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officials, are behind her 100%. for example, former director of national intelligence james clapper said he thinks the world of ms. haspel. she's capable, smart, and very experienced, well-respected by the agency rank and file, and is a great person. leon panetta, who was former chief of staff to bill clinton when he was president, served as c.i.a. director and then secretary of defense, says that he's glad that we'll have the first woman as head of the c.i.a., and that ms. haspel knows the c.i.a. inside and out. former c.i.a. director john brennan, who also worked under president obama, has cited her ability to provide unvarnished, a political, objective intelligence to president trump and to others. and then earlier this spring, 53 former senior u.s. officials said the senateish -- senate select committee a letter in
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which they expressed support of ms. haspel. this includes -- this group includes people like secretaries of state henry kissinger and george schultz, former attorney general, michael mukasey and many other distinguished americans. and now we know, though, because of what's been reported in the paeurpb by the so -- paper by the so-called nameless, faceless sources that some have sought to distort the decisions that she and other intelligence officials had to make in the post-9/11 world. i just happened to pick up an account. this one is called the manhunt by peter bergen, which is a "new york times" bestseller and he talks about the ten-year search for osama bin laden from 9/11 to abbotabad. he talks about the climate here in washington and this country after the terrible attacks of
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9/11. he says the urgency of finding bin laden was underlined when the c.i.a. discovered that he met with retired pakistani nuclear scientists during the summer of 2001 to discuss the possibility of al qaeda developing a nuclear device. general richard myers, the chairman of the joint chiefs, says that six weeks after 9/11, president bush told the meeting of his national security council that bin laden may have a nuclear device big enough to destroy half of washington, d.c. in fact, al qaeda had nothing of the sort, but in the panicked aftermath of 9/11, such a threat could not be easily discounted. so thankfully, while that did, there did not prove to be any credence to the allegation that al qaeda had potentially acquired a nuclear device that could destroy half of washington, d.c., it just helps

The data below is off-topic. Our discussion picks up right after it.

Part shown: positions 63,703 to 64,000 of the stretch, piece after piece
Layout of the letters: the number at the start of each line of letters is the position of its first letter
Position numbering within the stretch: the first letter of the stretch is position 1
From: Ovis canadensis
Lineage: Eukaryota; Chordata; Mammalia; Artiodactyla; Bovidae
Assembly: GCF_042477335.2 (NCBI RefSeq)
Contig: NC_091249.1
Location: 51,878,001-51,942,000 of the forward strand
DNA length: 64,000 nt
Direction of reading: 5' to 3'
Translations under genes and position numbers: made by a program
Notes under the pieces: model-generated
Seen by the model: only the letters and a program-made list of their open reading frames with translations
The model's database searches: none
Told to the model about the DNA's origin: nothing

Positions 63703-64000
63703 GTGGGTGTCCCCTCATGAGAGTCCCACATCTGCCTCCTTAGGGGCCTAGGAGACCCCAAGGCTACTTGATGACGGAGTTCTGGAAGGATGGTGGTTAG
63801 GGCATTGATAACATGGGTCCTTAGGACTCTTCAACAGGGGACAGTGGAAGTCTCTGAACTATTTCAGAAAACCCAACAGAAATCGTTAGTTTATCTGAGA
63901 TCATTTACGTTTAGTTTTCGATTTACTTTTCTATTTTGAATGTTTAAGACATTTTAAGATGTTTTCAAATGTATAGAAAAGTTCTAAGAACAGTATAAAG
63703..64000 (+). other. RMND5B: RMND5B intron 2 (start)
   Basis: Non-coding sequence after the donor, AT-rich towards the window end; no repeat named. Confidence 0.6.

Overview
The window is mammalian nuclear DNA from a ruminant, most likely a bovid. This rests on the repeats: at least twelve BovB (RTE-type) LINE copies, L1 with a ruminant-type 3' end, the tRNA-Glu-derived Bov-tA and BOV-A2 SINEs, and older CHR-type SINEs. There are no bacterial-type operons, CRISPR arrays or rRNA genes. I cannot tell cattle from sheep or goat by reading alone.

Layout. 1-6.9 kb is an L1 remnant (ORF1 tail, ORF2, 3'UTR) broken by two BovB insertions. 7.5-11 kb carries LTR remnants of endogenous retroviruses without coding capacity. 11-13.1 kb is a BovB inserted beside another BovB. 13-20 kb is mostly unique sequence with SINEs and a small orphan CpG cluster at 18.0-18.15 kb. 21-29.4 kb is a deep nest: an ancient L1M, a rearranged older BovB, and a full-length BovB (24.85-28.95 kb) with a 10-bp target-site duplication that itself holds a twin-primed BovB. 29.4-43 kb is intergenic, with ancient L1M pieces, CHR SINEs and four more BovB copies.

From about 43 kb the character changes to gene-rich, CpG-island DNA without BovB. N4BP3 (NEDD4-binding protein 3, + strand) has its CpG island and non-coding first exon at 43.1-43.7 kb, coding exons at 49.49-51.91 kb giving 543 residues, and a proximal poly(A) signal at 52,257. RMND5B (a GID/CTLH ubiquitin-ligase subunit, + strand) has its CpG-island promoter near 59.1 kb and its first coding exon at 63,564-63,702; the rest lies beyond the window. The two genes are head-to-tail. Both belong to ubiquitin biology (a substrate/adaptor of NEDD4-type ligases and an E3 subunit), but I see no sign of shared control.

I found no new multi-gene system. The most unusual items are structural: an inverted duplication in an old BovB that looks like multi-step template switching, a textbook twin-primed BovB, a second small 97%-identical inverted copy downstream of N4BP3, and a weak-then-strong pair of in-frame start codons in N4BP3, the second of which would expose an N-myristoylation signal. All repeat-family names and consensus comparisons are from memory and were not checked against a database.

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us to think back about what the environment was and why it was so important to have professionals like gina haspel and others doing their job in accordance with the rule of law and trying their best to keep our country safe. one of the most ironic complaints, madam president, about opponents of this nomination is they don't have enough information about ms. haspel, and say that she's hidden behind a wall of secrecy. well, for somebody who's been involved as an intelligence officer in some of the most sensitive, secret, classified work on behalf of the u.s. government for the last 33 years or so, what do they expect? this obviously -- the agency has done a number of things to try to declassify through the office of the director of national intelligence some information in order to give us some flavor and context to her background and her history. but it's ridiculous to expect
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somebody who has served their whole life, their whole professional life in the clandestine service to have a public record that we could talk about in an unclassified setting. but at least organizations like "the new york times" believe that ms. haspel, as they say, is a known quantity in the croix -- in the c.i.a. who knows how to run intelligence operations. she's been in the agency, as having loyally followed lawful orders during the relevant period of time. the other thing you hear is that, questions that have been repeated ad nauseam by some about interrogation tactics used in the early days on the war on terror when the nation was bracing itself for terrorist attacks like the one president bush feared if bin laden got its hands on a nuclear device. the questions have been asked and answered and this is another